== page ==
- The Presidio San Augustin del Tucson, founded in 1775 in Tucson
- The Presidio Santa Cruz de Terrenate, founded in 1775 near the present-day Tombstone
- The Presidio de Calabasas, founded in 1837 near the present-day Tumacacori
- The Presidio de San Bernardino, founded in 1776 near the present-day Douglas (Gerald 1968)
- The Presidio Real de San Carlos de Monterey, founded in 1770. Its rancho del rey was what became Rancho Nacional. It is currently housing the Defense Language Institute, in Monterey
- The Presidio Real de San Diego, founded in 1769 in San Diego, its rancho del rey was what became Rancho de la Nación.
- The Presidio Real de San Francisco, founded in 1776 and now part of the Golden Gate National Recreation Area in San Francisco. Its rancho del rey was what became Rancho Buri Buri.
- The Presidio Real de Santa Bárbara, founded in 1782 in Santa Barbara. Its rancho del rey was what became Rancho San Julian.
- The Presidio de Sonoma, founded by Mexico in 1836 in Sonoma. Its rancho nacional was what became Rancho Suscol.
- "presidio — Diccionario de la lengua española, Edición del Tricentenario". RAE (in Spanish). Retrieved October 28, 2017.
- "Real Fighting". 2008-02-21. Archived from the original on February 21, 2008. Retrieved 2015-12-01.
- "Ranchos of California: Extracts from: Grants of land in California made by Spanish or Mexican authorities, by Cris Perez Boundary Determination Office State Lands Commission Boundary Investigation Unit August 23, 1982. Berkeley Library website". Archived from the original on February 2, 2009. Retrieved April 17, 2011.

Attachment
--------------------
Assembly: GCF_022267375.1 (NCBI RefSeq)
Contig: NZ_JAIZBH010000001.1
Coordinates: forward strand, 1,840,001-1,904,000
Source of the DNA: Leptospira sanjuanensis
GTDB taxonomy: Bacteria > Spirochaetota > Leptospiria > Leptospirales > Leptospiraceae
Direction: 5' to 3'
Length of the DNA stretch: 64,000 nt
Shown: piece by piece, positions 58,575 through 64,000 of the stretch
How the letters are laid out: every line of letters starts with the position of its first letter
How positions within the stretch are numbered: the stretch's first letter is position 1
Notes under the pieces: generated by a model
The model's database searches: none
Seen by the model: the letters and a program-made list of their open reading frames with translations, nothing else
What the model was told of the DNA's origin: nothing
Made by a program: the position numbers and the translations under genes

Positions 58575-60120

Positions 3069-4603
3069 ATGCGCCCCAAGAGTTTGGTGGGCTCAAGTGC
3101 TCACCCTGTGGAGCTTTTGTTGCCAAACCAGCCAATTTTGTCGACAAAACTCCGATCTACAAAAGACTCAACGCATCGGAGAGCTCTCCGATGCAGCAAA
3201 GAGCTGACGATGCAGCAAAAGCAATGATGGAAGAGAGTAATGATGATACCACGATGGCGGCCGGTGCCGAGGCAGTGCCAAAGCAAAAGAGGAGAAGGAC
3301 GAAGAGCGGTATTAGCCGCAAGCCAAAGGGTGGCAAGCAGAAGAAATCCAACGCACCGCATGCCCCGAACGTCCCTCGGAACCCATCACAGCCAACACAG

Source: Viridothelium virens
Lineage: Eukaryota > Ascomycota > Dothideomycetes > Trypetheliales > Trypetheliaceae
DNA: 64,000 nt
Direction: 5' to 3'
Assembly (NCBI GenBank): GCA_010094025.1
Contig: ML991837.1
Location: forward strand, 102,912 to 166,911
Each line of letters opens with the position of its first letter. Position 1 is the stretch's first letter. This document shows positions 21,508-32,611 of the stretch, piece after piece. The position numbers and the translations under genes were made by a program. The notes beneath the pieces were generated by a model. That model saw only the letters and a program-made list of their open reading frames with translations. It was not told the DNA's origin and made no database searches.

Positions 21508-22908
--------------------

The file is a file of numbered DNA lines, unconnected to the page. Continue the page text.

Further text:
- "Spanish policymakers also decided to set up a line of presidios stretching from the Atlantic to the Pacific. This presidial line was very close to today’s international border between Mexico and the United States." Reséndez, Andrés. The Other Slavery: The Uncovered Story of Indian Enslavement in America (p. 198). Houghton Mifflin Harcourt. Kindle Edition.
- "As the eighteenth century unfolded, military garrisons and soldiers superseded the missions as the lynchpins of Spain’s efforts to stabilize the frontier. With the new approach came new forms of coercion. The word “presidio” captures the dual purpose of garrison and prison." Reséndez, Andrés. The Other Slavery: The Uncovered Story of Indian Enslavement in America (p. 205). Houghton Mifflin Harcourt. Kindle Edition.
- Childers, Ronald Wayne (2004). "The Presidio System in Spanish Florida 1565–1763". Historical Archaeology. 38 (3): 24–32. doi:10.1007/BF03376651. JSTOR 25617178. S2CID 160809833.
References and further readingEdit
- Gerald, Rex E. (1968). Spanish Presidios of the Late Eighteenth Century in Northern New Spain. Museum of New Mexico Press, Santa Fe.
- Moorhead, Max L. The Presidio: Bastion of the Spanish Borderlands. Norman: University of Oklahoma Press 1975.
- Rene Javellana, S. J. Fortress of Empire. Ateneo de Manila University Press 1997.